“As the Muslims have continued to be targeted, they know they have a group of non-Muslim friends who care deeply about what they’re suffering, and they know they can talk openly with us,” says Kooistra. “We’re all feeling one to the core by this friendship that goes beyond the usual boundaries.”
Breaking boundaries and sharing respect “across borders and across faiths” is Kooistra’s passion. As a nurse, she collaborated with others to help Head Start mothers in Harrisburg found a community check-up center. She most loved her service with hospice, experiencing the privilege “of being taken in by a family at a time that is stressful and painful for them.
It’s such a holistic kind of nursing by addressing not only the physical and medical needs, but the emotional and social.”
In retirement, she continues striving for understanding. She realizes that growing up white and mainstream has afforded privileges denied to those deemed “other.” Many people share that view, she believes, but there are those who take their privileges for granted and feel threatened by society’s increasing diversity.
She helped found the grassroots Community Responders Network to show solidarity against prejudice. “I do believe we are all in this life together,” she says. “We are all brothers and sisters, regardless of what our backgrounds are.”
She has traveled to Palestine to meet people and “hear their stories and their hopes and dreams.” It’s all about “understanding the human dimensions of the conflict there. I want people to understand that most of the Palestinian people, just as the Israelis, are wonderful, loving people,” she says.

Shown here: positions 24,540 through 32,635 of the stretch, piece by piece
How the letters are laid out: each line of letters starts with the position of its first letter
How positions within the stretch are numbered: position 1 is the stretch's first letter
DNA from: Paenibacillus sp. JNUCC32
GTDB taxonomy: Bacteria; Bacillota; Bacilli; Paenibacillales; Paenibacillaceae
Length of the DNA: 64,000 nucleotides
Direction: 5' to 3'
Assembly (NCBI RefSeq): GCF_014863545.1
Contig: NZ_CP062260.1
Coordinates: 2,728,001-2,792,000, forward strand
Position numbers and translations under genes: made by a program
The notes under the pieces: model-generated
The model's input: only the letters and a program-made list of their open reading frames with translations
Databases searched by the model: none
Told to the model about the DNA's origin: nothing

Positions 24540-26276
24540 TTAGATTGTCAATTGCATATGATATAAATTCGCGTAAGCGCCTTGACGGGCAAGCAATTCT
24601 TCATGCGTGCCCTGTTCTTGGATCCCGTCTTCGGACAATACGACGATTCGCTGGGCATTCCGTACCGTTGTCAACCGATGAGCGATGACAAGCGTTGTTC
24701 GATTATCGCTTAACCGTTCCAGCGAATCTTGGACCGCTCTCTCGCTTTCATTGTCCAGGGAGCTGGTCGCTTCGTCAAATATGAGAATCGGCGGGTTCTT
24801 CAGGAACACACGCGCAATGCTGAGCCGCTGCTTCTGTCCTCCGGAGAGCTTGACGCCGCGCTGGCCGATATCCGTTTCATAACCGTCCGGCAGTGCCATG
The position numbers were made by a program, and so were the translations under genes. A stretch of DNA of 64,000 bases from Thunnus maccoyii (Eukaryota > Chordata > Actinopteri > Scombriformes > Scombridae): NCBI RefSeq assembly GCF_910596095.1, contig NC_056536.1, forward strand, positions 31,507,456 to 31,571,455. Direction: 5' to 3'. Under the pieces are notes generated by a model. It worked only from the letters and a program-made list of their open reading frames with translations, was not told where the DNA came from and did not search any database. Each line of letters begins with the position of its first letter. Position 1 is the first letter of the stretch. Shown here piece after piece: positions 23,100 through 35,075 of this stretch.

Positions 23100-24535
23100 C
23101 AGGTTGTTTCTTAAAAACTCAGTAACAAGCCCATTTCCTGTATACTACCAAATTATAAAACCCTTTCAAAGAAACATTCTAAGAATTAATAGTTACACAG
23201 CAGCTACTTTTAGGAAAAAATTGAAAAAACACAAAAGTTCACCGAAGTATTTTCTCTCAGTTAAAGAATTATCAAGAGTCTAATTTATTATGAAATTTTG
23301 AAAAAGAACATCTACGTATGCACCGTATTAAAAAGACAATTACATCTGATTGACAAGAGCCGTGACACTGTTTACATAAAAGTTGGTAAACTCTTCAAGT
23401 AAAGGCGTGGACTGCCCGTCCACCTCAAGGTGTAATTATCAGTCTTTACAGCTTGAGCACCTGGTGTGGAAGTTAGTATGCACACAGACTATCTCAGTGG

Her faith drives her to live an environmentally friendly life and support the ecological justice efforts of her beloved church, Market Square Presbyterian in Harrisburg.
“This earth, which is such a unique little planet, is an extraordinary gift, the gift of creation,” she says. “I do believe we were put on this earth to be good stewards, to love it, to care for it, and to leave it better than what we found it, which is a tough job at this point.”
She and her late husband, Pieter, once lived in his native Denmark, and she remains close to his family. Their two children have children of their own. She has had “a very, very blessed life,” but she still feels overwhelmed at the extent of need in the world.
“I pray for the wisdom, the strength to do what I need to do, especially as I get older. But then I think, gosh, I’ve got this one life to live. I’m lucky to be healthy and energetic, and I’ll do what I can.”
Dr. Roger Sider, Lewisberry